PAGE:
Simon Barlow, Carlson RezidorThe scene is pure Asian business. Simon Barlow, President Asia Pacific of Carlson Rezidor, sits in the bustling business lounge at the InterContinental in Kowloon. Framed by spectacular views of Hong Kong Island, packed with suits attending the HICAP hotel investment conference, it feels like there are opportunities everywhere.

And opportunity is very much the message from Mr Barlow, who, despite some short-term challenges,  is relentlessly positive about his company’s future in the region, where it is already operating 100 hotels across India, China, Indonesia, Philippines and Thailand with another 70 in the pipeline.

He says AP is a crucial element of Carlson Rezidor’s aggressive growth plans – which involved increasing its total hotel portfolio from 1350 to 1500 properties by 2015.

India has been the main focus so far. “We have 60 hotels in India and a strong pipeline going to come from there,” he said.

“A lot of hotel companies make big promises about growth but can’t deliver. But we have consistently done what we promised in India.”

All Carlson’s our staff in India are Indian, he said, and “we know how to do business in India”.

Unfortunately the Indian market is going through a soft patch, although at Carlson’s 21 Delhi hotels occupancy was up 5% for the year to the end of August.

Elsewhere, however, revenue per available room fell 3%.  He said the market is partly stymied by the 2014 election, before which “in historical terms no decisions get made”.

Mr Barlow said Carlson is “expecting continuing turbulence over the next 12 months in India” but plans to open eight new hotels and sign up a further dozen or so there next year.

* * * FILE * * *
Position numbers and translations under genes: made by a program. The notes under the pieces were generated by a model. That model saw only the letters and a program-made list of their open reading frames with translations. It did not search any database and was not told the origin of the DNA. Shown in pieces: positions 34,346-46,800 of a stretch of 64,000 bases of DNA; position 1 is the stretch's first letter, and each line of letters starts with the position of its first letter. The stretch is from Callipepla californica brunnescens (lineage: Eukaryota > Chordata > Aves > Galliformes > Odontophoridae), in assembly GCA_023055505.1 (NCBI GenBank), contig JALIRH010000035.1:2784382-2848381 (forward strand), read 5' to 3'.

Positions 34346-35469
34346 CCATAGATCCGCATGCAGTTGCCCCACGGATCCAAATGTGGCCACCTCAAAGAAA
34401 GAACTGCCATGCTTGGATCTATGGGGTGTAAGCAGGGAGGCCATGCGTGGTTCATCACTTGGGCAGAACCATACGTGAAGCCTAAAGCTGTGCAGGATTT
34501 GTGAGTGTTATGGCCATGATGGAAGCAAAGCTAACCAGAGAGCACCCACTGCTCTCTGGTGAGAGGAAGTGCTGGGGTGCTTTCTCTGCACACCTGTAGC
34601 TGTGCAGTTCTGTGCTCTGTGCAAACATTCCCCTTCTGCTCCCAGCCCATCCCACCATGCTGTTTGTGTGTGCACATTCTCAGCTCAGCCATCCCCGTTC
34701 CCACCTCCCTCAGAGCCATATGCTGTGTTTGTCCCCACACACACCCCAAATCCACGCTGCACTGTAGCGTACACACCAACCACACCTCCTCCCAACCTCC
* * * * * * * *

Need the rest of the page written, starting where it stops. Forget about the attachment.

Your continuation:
Why? Because it believes strongly in India’s long term potential and isn’t too concerned about short-term trends with the long game in mind.

“There are just 960,000 branded hotel rooms in India – long-term its very positive,” Mr Barlow said.

China is the other big Asian pond Carlson is playing in.

They have 13 operating hotels in China and a further 21 in the pipeline. The major markets are weak with over-supply hurting Shanghai and Beijing, the two places everybody wants to be.

However, most of the development is being channelled into Western China in a move orchestrated by the Chinese government.

Meanwhile, “it’s been tough this year” with the Chinese government curbing spending to cool the economy, a move that’s had a significant impact on spend hotel F & B spend, a crucial part of the revenue mix.

Five-star Radisson Blu is the brand Carlson Rezidor has chosen to be its Asian flagship with 50% of all regional hotels and 50% of the pipeline bearing the marque.

“We chose the Radisson brand to go to market in Asia because it’s a strong brand in Europe which offered us the strongest branding in Asian countries.

And because it’s a five-star brand, the rates and revenue it generates are much better than Carlson’s Rezidor’s other hotel brands: Radisson, Park Inn by Radisson and Country Inns and Suites by Carlson.

“The reason we haven’t come here with Park Inn (three-star) is because we don’t believe the Chinese market is mature enough to sustain low-service hotels. rates are too low”

On the distribution front, Mr Barlow said 35% of Carlson’s business came through Online Travel Agents for the year ending August 31.

“We like OTAs,” he said. “I don’t know why some players in the industry are so against OTAs.”

He added that the Carlson branded website has performing well but is due for a revamp.

“Having seen 35% growth on our own website we are in the process of overhauling our web strategy.”

He said in a strategic switch there’ll be one web portal for all the brands rather just standalone sites.

Discussing sales and marketing, Mr Barlow said “I have a very simple philosophy – it’s almost like water running down a hill and finding the path of least resistance.”

On a more practical note Mr Barlow said his sales motivation was driven by the perishable nature of hotel rooms, a unsold hotel room is an opportunity lost forever.

Does that mean rate doesn’t matter? “No,” he said.

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